The team at FirstCapital Bank attends career days at nearby universities and colleges, meeting the soon-to-be graduates. “In certain cases, we know the business school deans well enough to call them and have them refer someone,” Burgess says. The bank may interview numerous candidates in a single day to get a good cross-section of those with the potential to grow into successful CRE lenders. “We spend a lot of time asking questions of these students on what they want to do and what they think their career path is,” Burgess explains. His team already employs several senior lenders who were brought into the organization using this strategy.

Make the most of what you already have

Growing talent internally is often the preferred method for building bench strength in commercial lending. A strong mentoring and career development program gives the best performers a reason to stay with the organization, plus it’s an excellent tool to attract younger individuals just entering the workforce. “If you’re focusing on millennials, they want to ensure they’re being developed,” Oliver says. “They want to gain more skills and see their careers move forward.”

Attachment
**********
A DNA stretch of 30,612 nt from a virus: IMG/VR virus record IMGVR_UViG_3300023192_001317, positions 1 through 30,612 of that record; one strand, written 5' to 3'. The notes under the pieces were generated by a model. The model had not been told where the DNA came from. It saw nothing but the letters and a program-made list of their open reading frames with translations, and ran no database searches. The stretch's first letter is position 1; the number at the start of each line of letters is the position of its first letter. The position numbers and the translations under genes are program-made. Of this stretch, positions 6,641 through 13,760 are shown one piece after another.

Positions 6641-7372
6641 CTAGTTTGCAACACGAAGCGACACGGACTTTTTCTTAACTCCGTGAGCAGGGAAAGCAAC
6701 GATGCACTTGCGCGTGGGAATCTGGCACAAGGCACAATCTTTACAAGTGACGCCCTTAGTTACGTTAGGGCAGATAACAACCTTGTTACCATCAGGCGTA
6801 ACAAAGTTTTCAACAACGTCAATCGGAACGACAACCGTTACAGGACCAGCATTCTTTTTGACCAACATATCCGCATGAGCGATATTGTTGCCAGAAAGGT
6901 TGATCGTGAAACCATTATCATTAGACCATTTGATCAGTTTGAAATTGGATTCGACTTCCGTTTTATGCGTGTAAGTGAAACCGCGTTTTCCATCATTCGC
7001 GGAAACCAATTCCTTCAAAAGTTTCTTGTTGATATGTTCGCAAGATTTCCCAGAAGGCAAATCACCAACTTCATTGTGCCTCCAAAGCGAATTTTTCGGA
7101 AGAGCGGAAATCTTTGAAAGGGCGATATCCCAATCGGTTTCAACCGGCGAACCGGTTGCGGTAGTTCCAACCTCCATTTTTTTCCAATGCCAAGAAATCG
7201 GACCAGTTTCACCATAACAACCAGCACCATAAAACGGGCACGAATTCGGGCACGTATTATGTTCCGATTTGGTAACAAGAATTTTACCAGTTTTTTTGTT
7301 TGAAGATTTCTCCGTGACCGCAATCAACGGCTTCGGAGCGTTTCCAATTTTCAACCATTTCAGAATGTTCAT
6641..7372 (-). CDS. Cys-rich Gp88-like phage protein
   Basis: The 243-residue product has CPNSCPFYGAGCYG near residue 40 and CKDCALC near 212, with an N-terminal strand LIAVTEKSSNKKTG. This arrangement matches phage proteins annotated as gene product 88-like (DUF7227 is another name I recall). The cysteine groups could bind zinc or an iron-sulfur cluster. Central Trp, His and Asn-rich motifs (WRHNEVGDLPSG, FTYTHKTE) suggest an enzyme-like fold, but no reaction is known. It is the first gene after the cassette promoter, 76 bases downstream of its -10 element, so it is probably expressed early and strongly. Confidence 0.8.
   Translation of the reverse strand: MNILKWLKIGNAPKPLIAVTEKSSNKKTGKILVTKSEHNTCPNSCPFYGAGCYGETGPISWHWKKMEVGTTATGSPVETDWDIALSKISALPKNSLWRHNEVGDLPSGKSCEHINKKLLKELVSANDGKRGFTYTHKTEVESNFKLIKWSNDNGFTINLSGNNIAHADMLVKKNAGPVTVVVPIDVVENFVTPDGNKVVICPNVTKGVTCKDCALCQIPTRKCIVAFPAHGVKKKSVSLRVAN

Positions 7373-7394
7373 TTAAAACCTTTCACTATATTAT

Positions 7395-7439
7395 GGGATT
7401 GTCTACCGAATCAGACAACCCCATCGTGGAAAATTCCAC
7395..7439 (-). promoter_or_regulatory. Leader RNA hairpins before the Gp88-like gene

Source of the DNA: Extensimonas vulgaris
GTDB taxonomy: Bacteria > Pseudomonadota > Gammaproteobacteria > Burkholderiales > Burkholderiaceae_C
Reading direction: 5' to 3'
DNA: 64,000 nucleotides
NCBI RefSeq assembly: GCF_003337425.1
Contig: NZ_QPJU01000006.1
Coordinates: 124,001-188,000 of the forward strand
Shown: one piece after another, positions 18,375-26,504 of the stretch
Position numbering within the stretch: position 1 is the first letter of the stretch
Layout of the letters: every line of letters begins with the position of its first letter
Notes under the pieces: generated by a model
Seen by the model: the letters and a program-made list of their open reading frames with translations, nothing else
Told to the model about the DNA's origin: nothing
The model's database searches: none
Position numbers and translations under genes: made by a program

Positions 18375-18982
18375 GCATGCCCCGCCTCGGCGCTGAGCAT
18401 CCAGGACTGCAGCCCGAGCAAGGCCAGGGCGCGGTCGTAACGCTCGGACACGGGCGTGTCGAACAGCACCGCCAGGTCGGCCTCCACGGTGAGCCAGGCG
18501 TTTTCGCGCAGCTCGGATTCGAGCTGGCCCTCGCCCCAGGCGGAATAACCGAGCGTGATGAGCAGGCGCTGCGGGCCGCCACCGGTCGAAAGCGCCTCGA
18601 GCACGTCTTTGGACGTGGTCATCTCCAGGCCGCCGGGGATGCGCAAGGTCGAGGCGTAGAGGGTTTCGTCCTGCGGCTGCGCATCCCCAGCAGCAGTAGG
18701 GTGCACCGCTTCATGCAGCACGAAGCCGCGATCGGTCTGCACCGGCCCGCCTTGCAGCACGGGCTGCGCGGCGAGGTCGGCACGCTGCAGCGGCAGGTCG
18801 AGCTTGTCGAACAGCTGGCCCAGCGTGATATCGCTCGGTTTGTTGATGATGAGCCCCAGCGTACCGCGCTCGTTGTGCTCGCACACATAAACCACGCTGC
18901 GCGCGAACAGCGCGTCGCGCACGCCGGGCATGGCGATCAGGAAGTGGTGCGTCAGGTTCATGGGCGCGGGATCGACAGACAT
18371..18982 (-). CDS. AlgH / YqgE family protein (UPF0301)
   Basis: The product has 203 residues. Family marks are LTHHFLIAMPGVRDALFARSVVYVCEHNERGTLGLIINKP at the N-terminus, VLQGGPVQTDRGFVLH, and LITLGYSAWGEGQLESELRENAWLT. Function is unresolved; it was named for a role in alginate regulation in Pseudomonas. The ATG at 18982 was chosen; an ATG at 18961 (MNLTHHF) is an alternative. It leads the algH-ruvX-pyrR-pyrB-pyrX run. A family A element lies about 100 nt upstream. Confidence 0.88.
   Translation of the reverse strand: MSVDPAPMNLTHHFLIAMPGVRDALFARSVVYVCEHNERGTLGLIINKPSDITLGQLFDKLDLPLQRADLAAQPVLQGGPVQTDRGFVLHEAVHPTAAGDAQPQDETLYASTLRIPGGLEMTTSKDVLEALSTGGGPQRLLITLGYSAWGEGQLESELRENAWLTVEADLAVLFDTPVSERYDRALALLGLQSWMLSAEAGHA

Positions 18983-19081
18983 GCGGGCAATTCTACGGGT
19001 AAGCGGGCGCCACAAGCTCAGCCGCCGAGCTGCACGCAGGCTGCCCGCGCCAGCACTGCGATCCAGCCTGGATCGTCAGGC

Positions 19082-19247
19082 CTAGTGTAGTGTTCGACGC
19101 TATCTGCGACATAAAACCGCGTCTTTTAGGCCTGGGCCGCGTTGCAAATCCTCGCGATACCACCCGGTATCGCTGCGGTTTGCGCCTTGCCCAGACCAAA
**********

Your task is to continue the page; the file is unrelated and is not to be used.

Community banks can take advantage of this desire by providing opportunities for cross-training and showing new employees where their newfound skills could take them. Oliver refers to it as the “career lattice” approach—distinct from a career ladder. “Think about the typical discussion about career paths,” she explains. “The career lattice would be making sure you’re moving employees into different areas and roles within the bank to expand their skill set.” It keeps workers excited and also exposes individuals with high potential to many different areas of the bank.